Many of us look to the Government either simply to require the providers to give a universal service or to help them to do so; I do not have a strong view about which would be best. When Hydro-Electric was set up in the 1940s, it was required to provide electricity to pretty well every property in Scotland, including the north and the highlands and islands, and it has done so

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substantially, and spread the cost among all the suppliers. That would be a reasonable way of delivering broadband, with only very marginal exceptions requiring to be paid for separately or excluded.

The electricity market is in a mess, and nothing in the Queen's Speech will help. The new electricity trading arrangements are not working, and now the British electricity trading and transmission arrangements are mooted. It is not the right moment to go to BETTA, when NETA is getting worse.

Other utilities are operating in a contradictory market, trying to make a return for their shareholders and operate as a private business while being asked to provide a service for the whole community, which they are conspicuously failing to do. The Government, in the Queen's Speech, seem unwilling to do anything about that.

8.36 pm

Laura Moffatt (Crawley): I am pleased to support the contents of the Queen's Speech. It is difficult for us to choose which aspect of the speech to speak on, because it is apparent that all its aspects are interdependent: for example, a safer community attracts business, and education and skills training are essential for a thriving economy. It is important to consider all those aspects when we discuss trade and industry and economic matters.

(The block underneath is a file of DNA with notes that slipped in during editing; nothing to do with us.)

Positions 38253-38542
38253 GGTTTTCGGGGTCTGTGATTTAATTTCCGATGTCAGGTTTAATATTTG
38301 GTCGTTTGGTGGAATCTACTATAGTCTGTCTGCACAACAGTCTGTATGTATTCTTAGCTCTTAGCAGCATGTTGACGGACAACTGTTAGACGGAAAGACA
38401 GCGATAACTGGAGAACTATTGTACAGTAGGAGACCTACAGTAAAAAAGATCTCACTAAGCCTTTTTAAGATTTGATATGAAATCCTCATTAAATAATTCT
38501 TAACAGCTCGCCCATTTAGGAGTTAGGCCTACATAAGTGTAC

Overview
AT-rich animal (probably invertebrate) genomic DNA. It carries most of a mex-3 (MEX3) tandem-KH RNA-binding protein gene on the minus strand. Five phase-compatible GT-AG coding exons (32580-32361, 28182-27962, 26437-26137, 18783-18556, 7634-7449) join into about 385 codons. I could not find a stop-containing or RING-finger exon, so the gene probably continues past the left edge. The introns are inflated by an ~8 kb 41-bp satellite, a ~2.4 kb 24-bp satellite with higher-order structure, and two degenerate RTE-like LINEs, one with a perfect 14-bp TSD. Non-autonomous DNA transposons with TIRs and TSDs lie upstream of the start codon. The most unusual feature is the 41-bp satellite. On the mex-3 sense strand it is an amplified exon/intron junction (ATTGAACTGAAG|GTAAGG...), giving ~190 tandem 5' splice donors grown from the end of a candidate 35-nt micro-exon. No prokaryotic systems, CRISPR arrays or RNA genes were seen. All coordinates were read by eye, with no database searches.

It is important for me to contribute as a south-east Member. It is all too easy to think that the south-east is comfortable and has plenty of jobs, and that we do not need help from the Chancellor's policies. I hope to demonstrate that it is extremely important that we look after the region's delicate economy.

My constituency is in Sussex, in a region that is our second highest contributor to gross domestic product, and Gatwick airport is at its heart. It is easy to understand the impact of 11 September. People from my constituency had to leave their jobs on 12 September, because they could no longer pack metal cutlery to go on the aircraft. The impact was real and painful. Sussex Enterprise has been very helpful. We were afraid that it would be a very difficult picture, and although we have not got back to the employment position of before 11 September, the impact has been far less than we feared.